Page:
Without this holdup, none of the 88 airports deemed most directly affected by 5G C-band interference, including both Paine Field and Sea-Tac, would have been allowed to operate on January 5.

Has the Problem Been Fixed?

Almost. For now at least.

As of the latest update on January 28, the FAA has cleared “an estimated 90 percent of the U.S. commercial aircraft fleet, including the Boeing 737 MAX, for most low-visibility approaches” even in areas with new 5G transmission.

The FAA has been analyzing each aircraft type and airport one by one to ensure that passengers, crew, and cargo remain safe.

With the 5G buffer zone in place around Sea-Tac, travelers can confidently pack their bags without worrying about 5G-related cancellations. Last Monday, Paine Field was also cleared for low-visibility approaches, so air traffic there can return to normal as well.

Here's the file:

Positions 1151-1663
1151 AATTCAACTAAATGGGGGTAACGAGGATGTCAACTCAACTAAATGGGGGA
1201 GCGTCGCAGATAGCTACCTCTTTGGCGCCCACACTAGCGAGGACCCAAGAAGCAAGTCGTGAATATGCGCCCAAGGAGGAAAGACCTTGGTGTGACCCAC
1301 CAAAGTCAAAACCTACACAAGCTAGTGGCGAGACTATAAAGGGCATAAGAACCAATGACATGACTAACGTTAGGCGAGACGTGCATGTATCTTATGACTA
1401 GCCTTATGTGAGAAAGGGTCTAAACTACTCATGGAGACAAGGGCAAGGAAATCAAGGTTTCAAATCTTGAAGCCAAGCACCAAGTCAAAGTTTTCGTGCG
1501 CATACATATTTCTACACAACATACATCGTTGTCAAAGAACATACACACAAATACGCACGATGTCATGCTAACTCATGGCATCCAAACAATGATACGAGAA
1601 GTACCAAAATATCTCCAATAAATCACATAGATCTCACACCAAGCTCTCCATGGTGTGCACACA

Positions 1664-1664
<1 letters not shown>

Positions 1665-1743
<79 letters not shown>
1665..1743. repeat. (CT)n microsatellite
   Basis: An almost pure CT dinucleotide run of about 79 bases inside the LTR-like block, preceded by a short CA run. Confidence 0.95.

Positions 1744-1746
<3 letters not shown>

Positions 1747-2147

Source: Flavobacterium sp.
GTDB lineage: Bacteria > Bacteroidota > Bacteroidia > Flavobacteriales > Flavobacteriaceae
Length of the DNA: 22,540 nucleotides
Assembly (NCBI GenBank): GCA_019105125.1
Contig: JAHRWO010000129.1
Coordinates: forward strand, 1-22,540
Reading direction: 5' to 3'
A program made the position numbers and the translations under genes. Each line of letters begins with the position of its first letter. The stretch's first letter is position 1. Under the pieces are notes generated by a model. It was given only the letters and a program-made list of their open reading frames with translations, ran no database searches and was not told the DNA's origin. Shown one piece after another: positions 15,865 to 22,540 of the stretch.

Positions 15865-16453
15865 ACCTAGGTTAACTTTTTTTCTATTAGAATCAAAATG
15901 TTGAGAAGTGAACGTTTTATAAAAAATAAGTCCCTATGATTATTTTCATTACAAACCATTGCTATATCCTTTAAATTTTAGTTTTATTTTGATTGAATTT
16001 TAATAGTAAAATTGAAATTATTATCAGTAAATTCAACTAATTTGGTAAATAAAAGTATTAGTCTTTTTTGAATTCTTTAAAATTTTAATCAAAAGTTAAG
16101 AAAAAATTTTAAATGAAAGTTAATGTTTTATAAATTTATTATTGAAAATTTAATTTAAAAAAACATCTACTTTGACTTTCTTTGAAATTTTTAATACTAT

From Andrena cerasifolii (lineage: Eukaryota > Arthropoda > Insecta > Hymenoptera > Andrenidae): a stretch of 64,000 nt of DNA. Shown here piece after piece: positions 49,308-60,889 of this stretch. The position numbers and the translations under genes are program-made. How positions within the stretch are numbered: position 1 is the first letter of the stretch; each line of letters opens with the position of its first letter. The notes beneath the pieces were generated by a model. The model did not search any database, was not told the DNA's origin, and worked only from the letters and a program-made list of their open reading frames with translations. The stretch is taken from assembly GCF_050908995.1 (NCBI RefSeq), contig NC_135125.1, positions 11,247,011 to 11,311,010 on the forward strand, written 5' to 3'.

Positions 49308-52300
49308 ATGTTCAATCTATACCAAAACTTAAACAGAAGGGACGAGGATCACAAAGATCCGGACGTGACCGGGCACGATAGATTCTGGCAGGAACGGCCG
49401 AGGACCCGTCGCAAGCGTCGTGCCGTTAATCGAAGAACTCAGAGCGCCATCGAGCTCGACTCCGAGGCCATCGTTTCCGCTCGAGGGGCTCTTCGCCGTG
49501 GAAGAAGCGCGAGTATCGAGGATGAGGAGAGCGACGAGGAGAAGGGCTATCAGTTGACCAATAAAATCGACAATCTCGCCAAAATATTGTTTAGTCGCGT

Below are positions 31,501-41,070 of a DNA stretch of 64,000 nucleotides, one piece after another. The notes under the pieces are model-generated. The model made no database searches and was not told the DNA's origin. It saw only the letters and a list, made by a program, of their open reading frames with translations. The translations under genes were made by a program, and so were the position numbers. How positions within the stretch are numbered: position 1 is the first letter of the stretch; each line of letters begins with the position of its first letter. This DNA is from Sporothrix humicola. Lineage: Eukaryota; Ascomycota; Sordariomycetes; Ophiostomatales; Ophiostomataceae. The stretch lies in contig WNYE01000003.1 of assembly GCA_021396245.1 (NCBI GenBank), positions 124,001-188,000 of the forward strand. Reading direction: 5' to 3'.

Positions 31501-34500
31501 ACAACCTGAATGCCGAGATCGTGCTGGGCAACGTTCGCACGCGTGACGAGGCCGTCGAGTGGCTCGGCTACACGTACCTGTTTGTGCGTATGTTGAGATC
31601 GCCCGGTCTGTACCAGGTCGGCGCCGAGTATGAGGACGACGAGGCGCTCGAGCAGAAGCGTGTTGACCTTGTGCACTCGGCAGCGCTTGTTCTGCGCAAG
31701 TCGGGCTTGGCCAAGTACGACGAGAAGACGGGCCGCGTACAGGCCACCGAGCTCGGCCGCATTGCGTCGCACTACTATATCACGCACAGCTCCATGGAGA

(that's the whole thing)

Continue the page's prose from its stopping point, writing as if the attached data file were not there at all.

But after the six-month buffer zone agreements expire this summer, the future of airports close to 5G C-band transmitters is up for debate. Airlines for America, a trade organization representing many U.S. airlines, issued a statement on February 3 predicting that “it will likely take years, not days or weeks, to fully and permanently mitigate the interference issues caused by deployment of 5G in the C-band.”

When asked what to expect after the six-month buffer period, the FAA said it will “continue to work in good faith with the wireless companies to identify a long-term solution that will minimize disruption for both industries. We have not set a timeline for this engagement to conclude.” Some things, clearly, are still up in the air.

For a complete and updated timeline of the FAA’s findings and regulations, head to its website.